The Economic Effect Of Impact Investing In Minnesota

Back in 2014, a large family foundation in Minneapolis, McKnight Foundation, realized how contradicting it was to endow millions of dollars to nonprofit organizations advocating climate change while earning revenues from coal mines and companies that emit carbon gas.

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Image source: socialimpacthub.org

The Minnesota-based organization since then has taken off coal from its portfolios and changed its investment strategy. It has reinvested hundreds of millions into a diversity of assets that reduce carbon emissions and foster sustainable growth, in addition to the previous causes they have already supported, such as literacy and neuroscience research.

In the other half of the Twin Cities, St. Paul, the Northwest Area Foundation had also pledged a tenth of its $400 million endowment into investments that aims to reduce poverty through job creation in low-income and rural areas.

These two foundations are distinguished as leaders in impact investment.

Impact investments are made with the intention of not just achieving monetary returns, but also creating a positive impact on society and environment. While it is only recently gaining steam, the concept dates back to as early as 17th century when Quakers refused to invest in slave trade and pacifists did not invest in war.

In 2015, a survey of 158 impact investor showed that global impact investments had reached $15.2 billion.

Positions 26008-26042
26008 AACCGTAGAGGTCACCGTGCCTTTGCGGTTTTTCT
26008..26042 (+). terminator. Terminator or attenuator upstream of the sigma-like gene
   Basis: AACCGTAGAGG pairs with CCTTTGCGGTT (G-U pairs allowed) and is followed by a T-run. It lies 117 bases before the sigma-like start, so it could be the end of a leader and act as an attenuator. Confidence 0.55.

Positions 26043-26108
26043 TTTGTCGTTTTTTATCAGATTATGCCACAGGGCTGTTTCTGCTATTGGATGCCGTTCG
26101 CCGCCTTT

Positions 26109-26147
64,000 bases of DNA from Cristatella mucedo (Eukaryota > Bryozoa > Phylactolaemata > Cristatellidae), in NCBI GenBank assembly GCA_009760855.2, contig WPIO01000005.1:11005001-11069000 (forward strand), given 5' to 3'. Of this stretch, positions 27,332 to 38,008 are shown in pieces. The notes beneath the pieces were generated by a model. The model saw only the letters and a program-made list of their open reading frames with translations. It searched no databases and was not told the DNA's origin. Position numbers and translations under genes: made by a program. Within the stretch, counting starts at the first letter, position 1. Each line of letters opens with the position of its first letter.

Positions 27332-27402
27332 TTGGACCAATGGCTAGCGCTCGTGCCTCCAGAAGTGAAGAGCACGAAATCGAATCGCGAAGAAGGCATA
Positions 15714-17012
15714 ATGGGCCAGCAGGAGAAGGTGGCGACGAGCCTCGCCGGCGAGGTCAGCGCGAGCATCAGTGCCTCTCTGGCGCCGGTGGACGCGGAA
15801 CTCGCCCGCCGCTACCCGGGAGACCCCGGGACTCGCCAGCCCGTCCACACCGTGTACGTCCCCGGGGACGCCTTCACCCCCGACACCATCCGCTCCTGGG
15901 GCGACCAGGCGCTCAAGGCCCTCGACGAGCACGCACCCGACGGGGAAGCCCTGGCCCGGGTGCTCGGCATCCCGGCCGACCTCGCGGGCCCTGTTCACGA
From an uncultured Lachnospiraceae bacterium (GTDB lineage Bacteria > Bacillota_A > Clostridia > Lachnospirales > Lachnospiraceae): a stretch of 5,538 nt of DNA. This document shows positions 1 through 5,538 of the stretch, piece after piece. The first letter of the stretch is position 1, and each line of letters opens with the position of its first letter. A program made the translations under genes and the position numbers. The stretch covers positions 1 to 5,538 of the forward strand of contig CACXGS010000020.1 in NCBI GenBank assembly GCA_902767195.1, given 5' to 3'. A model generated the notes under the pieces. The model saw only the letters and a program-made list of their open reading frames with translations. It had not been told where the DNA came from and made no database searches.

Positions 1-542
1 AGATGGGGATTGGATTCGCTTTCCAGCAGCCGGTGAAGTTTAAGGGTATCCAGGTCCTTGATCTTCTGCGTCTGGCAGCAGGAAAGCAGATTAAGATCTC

Currently, several foundations in Minnesota have entered the impact investment scene, with most investments focusing on job creation or low-interest loans for affordable housing. However, in early August, a meeting in Minneapolis by a group of investment professionals discussed the substantial and unprecedented effect of impact investment on the market.

Under the leadership of Steve Liefschultz, Equity Bank offers customized service in giving access to investment lines of credit and real estate loans. Read more on investment and business conditions in Minnesota by following this Facebook page.

Assessing The Business Climate In Minneapolis

Image source: grayline.com

Image source: grayline.com

In 2015, Forbes Magazine named Minnesota as one of the best states for business, citing the Midwestern state’s economic climate and quality of life as one of the best and strongest in the nation. Driving the force behind Minnesota’s strong business and economic climate is the metropolitan area of Minneapolis-St. Paul.

The Twin Cities houses industry giants and small companies making up more than half of the $316 billion gross state product of Minnesota. Several Fortune 500 corporations are headquartered in Minneapolis-St. Paul, including Target, General Mills, 3M, and the UnitedHealth Group. The city’s roster of established enterprises is a key factor that contributes to the healthy business environment in the area.

Its highly educated workforce is another factor that draws business investors and job seekers to the city of Minneapolis. Ranked as the second most literate city in the nation, Minneapolis boasts of an educated and experienced labor force. The city is also highly accessible. Its efficient transportation system allows people, as well as goods and products, to get around easily. Furthermore, the city offers plenty of professional services to support aspiring entrepreneurs to start their own business and to help companies succeed.

Image source: pond5.com

Image source: pond5.com

With a city like Minneapolis, it is no question why Minnesota consistently ranks as one of the best places in the nation for business.

Steve Liefschultz is the chairman and CEO of Equity Bank, a finance company specializing in investment lines of credit and real estate loans in Minnesota. Follow this Twitter account for more updates.